440 F2d 453 United States v. R Litteral
440 F.2d 453
UNITED STATES of America, Plaintiff-Appellee,
Wilma R. LITTERAL, Defendant-Appellant.
United States Court of Appeals, Ninth Circuit.
April 2, 1971.
Richard D. Totter (appeared), San Francisco, Cal., for defendant-appellant.
James L. Browning, Jr., U. S. Atty., Jerrold M. Ladar, Chief, Crim. Div., James L. Hazard, Asst. U. S. Atty., San Francisco, Cal., for plaintiff-appellee.
Before HAMLIN, BROWNING and DUNIWAY, Circuit Judges.
Wilma R. Litteral was convicted of knowingly concealing material stolen from the mail. 18 U.S.C. § 1708. We affirm.
Appellant's complaint that her trial was impermissibly delayed fails for want of a showing of prejudice. Although appellant's lawyer made a general assertion that her memory and that of other witnesses had dimmed, there is nothing in the record to support this declaration. On the contrary, appellant's affidavit and her testimony in support of her motion to suppress reveal a clear and detailed recall of the events surrounding the charge.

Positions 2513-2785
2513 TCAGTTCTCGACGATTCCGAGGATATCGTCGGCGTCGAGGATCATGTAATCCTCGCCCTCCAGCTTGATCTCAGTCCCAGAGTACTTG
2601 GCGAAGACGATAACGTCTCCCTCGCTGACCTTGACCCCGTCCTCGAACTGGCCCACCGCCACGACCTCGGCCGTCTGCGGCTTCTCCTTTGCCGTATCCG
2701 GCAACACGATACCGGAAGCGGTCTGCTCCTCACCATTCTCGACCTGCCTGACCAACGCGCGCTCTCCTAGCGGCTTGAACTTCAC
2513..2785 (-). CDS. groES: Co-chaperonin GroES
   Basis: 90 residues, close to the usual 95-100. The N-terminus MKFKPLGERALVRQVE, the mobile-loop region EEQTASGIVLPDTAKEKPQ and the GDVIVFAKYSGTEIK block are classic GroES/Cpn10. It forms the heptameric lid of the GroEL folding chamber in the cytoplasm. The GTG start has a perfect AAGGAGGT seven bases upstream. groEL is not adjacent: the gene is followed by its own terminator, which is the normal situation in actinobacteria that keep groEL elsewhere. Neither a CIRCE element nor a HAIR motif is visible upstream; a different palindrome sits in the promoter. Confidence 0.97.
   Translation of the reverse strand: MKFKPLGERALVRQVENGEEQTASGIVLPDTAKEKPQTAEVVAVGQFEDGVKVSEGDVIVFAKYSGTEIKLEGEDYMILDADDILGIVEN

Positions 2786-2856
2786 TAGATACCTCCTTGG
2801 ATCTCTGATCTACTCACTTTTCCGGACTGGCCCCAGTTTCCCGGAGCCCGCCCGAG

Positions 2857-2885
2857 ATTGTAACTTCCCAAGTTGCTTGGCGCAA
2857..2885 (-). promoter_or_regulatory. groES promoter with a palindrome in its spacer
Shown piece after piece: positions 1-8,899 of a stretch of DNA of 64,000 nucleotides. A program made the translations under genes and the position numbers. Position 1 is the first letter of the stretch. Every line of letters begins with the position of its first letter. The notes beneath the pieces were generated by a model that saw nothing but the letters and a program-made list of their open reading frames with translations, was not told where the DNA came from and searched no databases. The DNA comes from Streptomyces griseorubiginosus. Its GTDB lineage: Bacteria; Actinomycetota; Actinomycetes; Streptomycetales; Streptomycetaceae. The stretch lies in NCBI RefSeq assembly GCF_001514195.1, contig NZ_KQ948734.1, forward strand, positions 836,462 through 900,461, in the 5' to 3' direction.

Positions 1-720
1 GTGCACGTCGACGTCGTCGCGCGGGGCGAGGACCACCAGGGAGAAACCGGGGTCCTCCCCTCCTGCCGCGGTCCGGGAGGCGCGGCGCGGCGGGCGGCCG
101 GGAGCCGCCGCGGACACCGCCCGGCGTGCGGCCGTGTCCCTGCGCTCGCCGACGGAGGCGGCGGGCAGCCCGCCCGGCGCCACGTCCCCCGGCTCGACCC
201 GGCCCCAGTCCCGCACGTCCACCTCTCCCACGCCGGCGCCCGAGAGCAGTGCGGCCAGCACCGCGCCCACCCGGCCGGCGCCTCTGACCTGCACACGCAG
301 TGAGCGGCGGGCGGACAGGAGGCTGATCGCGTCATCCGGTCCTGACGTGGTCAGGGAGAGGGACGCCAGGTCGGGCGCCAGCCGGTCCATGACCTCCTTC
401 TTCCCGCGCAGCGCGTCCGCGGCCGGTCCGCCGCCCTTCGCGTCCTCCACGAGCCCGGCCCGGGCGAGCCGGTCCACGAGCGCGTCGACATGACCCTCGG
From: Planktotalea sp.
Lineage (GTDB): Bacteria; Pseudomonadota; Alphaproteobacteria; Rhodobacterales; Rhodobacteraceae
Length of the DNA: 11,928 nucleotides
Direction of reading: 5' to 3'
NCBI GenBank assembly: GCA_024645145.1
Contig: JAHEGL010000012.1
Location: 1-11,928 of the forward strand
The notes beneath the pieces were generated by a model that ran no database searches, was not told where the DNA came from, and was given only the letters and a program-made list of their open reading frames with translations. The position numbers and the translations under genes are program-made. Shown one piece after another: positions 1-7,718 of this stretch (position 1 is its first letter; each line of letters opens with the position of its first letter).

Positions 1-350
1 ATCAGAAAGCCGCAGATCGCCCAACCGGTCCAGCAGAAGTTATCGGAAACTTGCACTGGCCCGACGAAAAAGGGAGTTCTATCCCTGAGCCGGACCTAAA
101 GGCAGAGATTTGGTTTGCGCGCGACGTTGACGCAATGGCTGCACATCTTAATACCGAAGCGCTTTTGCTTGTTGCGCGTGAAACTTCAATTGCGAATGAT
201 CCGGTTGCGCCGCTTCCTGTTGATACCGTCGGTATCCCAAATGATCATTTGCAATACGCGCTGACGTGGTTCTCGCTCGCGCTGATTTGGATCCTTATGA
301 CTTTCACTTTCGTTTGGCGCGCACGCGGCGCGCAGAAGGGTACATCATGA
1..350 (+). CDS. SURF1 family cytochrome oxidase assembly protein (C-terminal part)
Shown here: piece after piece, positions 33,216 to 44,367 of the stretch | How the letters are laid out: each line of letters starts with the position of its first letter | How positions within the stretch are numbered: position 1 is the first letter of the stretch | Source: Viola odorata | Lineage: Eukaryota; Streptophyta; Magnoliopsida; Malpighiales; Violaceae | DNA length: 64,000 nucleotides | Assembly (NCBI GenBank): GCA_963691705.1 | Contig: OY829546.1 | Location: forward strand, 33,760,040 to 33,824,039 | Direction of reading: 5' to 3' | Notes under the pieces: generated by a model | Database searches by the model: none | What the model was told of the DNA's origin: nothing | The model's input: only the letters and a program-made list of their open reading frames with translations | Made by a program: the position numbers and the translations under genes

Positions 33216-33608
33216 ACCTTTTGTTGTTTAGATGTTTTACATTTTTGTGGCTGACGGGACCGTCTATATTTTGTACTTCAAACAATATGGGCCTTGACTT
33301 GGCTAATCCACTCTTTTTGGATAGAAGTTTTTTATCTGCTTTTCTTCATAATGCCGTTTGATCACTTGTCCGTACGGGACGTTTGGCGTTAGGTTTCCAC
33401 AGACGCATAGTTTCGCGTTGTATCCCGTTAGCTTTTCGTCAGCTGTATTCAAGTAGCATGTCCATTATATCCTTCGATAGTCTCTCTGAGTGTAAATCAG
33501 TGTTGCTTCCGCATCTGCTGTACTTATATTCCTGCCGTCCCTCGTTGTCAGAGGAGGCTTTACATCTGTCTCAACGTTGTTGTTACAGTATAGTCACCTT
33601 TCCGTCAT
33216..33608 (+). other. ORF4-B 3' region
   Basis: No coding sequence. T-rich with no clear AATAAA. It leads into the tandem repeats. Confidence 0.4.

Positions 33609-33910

The record supports the district court's implied findings that appellant was not in custody when she produced the stolen letter at the request of a postal inspector, and that her invitation to the inspectors to search her home was freely and voluntarily given with knowledge that she had power to withhold it. The physical evidence thus obtained was therefore not unlawfully secured, and appellant's subsequent written confession was not tainted.
Appellant's challenge to the sufficiency of the evidence falls with her attack upon the denial of the motion to suppress.